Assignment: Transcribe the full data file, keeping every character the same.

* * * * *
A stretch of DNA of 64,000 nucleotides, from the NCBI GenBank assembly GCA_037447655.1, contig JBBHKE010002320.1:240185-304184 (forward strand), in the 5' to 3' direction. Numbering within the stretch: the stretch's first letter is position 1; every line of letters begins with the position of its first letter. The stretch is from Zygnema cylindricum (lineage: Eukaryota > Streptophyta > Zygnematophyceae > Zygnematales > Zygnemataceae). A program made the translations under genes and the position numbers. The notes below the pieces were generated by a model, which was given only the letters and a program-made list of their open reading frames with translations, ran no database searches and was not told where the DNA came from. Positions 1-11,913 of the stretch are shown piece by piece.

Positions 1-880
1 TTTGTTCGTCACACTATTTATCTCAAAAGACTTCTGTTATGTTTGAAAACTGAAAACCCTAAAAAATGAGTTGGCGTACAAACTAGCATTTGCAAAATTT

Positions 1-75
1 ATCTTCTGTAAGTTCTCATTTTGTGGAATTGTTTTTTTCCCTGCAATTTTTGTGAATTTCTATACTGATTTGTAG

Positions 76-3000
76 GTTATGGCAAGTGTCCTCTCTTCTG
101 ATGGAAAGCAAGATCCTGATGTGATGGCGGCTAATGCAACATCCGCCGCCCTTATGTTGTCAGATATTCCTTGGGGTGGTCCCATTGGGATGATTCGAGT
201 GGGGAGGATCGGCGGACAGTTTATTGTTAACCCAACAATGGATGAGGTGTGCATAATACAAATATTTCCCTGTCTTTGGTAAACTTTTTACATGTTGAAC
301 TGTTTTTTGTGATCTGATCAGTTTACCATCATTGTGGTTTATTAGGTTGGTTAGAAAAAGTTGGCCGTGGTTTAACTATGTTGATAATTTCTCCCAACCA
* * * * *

A stretch of DNA of 64,000 nucleotides, from the NCBI GenBank assembly GCA_037447655.1, contig JBBHKE010002320.1:240185-304184 (forward strand), in the 5' to 3' direction. Numbering within the stretch: the stretch's first letter is position 1; every line of letters begins with the position of its first letter. The stretch is from Zygnema cylindricum (lineage: Eukaryota > Streptophyta > Zygnematophyceae > Zygnematales > Zygnemataceae). A program made the translations under genes and the position numbers. The notes below the pieces were generated by a model, which was given only the letters and a program-made list of their open reading frames with translations, ran no database searches and was not told where the DNA came from. Positions 1-11,913 of the stretch are shown piece by piece.

Positions 1-880
1 TTTGTTCGTCACACTATTTATCTCAAAAGACTTCTGTTATGTTTGAAAACTGAAAACCCTAAAAAATGAGTTGGCGTACAAACTAGCATTTGCAAAATTT

Positions 1-75
1 ATCTTCTGTAAGTTCTCATTTTGTGGAATTGTTTTTTTCCCTGCAATTTTTGTGAATTTCTATACTGATTTGTAG

Positions 76-3000
76 GTTATGGCAAGTGTCCTCTCTTCTG
101 ATGGAAAGCAAGATCCTGATGTGATGGCGGCTAATGCAACATCCGCCGCCCTTATGTTGTCAGATATTCCTTGGGGTGGTCCCATTGGGATGATTCGAGT
201 GGGGAGGATCGGCGGACAGTTTATTGTTAACCCAACAATGGATGAGGTGTGCATAATACAAATATTTCCCTGTCTTTGGTAAACTTTTTACATGTTGAAC
301 TGTTTTTTGTGATCTGATCAGTTTACCATCATTGTGGTTTATTAGGTTGGTTAGAAAAAGTTGGCCGTGGTTTAACTATGTTGATAATTTCTCCCAACCA